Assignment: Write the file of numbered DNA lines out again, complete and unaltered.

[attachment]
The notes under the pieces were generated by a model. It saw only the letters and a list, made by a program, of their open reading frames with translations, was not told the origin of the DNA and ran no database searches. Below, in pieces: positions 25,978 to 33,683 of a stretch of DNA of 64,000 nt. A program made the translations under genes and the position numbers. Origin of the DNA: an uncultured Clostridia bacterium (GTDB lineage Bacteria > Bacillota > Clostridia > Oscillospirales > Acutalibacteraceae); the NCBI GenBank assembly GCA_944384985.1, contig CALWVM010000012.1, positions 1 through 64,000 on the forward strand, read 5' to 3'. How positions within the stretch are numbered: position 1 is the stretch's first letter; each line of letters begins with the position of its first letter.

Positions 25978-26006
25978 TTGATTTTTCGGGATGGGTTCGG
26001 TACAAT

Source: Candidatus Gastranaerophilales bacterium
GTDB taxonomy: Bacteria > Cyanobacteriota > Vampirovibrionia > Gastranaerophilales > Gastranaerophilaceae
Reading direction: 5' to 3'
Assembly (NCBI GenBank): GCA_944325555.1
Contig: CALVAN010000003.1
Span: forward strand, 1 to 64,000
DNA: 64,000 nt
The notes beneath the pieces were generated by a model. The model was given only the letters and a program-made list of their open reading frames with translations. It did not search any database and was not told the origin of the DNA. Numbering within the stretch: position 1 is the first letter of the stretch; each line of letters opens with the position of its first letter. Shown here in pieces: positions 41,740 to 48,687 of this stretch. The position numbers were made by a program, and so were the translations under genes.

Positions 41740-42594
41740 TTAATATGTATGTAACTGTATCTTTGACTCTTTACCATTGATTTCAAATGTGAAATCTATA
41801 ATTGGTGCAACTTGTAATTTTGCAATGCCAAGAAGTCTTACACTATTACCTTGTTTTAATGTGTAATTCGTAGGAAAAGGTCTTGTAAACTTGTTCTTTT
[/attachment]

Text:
The notes under the pieces were generated by a model. It saw only the letters and a list, made by a program, of their open reading frames with translations, was not told the origin of the DNA and ran no database searches. Below, in pieces: positions 25,978 to 33,683 of a stretch of DNA of 64,000 nt. A program made the translations under genes and the position numbers. Origin of the DNA: an uncultured Clostridia bacterium (GTDB lineage Bacteria > Bacillota > Clostridia > Oscillospirales > Acutalibacteraceae); the NCBI GenBank assembly GCA_944384985.1, contig CALWVM010000012.1, positions 1 through 64,000 on the forward strand, read 5' to 3'. How positions within the stretch are numbered: position 1 is the stretch's first letter; each line of letters begins with the position of its first letter.

Positions 25978-26006
25978 TTGATTTTTCGGGATGGGTTCGG
26001 TACAAT

Source: Candidatus Gastranaerophilales bacterium
GTDB taxonomy: Bacteria > Cyanobacteriota > Vampirovibrionia > Gastranaerophilales > Gastranaerophilaceae
Reading direction: 5' to 3'
Assembly (NCBI GenBank): GCA_944325555.1
Contig: CALVAN010000003.1
Span: forward strand, 1 to 64,000
DNA: 64,000 nt
The notes beneath the pieces were generated by a model. The model was given only the letters and a program-made list of their open reading frames with translations. It did not search any database and was not told the origin of the DNA. Numbering within the stretch: position 1 is the first letter of the stretch; each line of letters opens with the position of its first letter. Shown here in pieces: positions 41,740 to 48,687 of this stretch. The position numbers were made by a program, and so were the translations under genes.

Positions 41740-42594
41740 TTAATATGTATGTAACTGTATCTTTGACTCTTTACCATTGATTTCAAATGTGAAATCTATA
41801 ATTGGTGCAACTTGTAATTTTGCAATGCCAAGAAGTCTTACACTATTACCTTGTTTTAATGTGTAATTCGTAGGAAAAGGTCTTGTAAACTTGTTCTTTT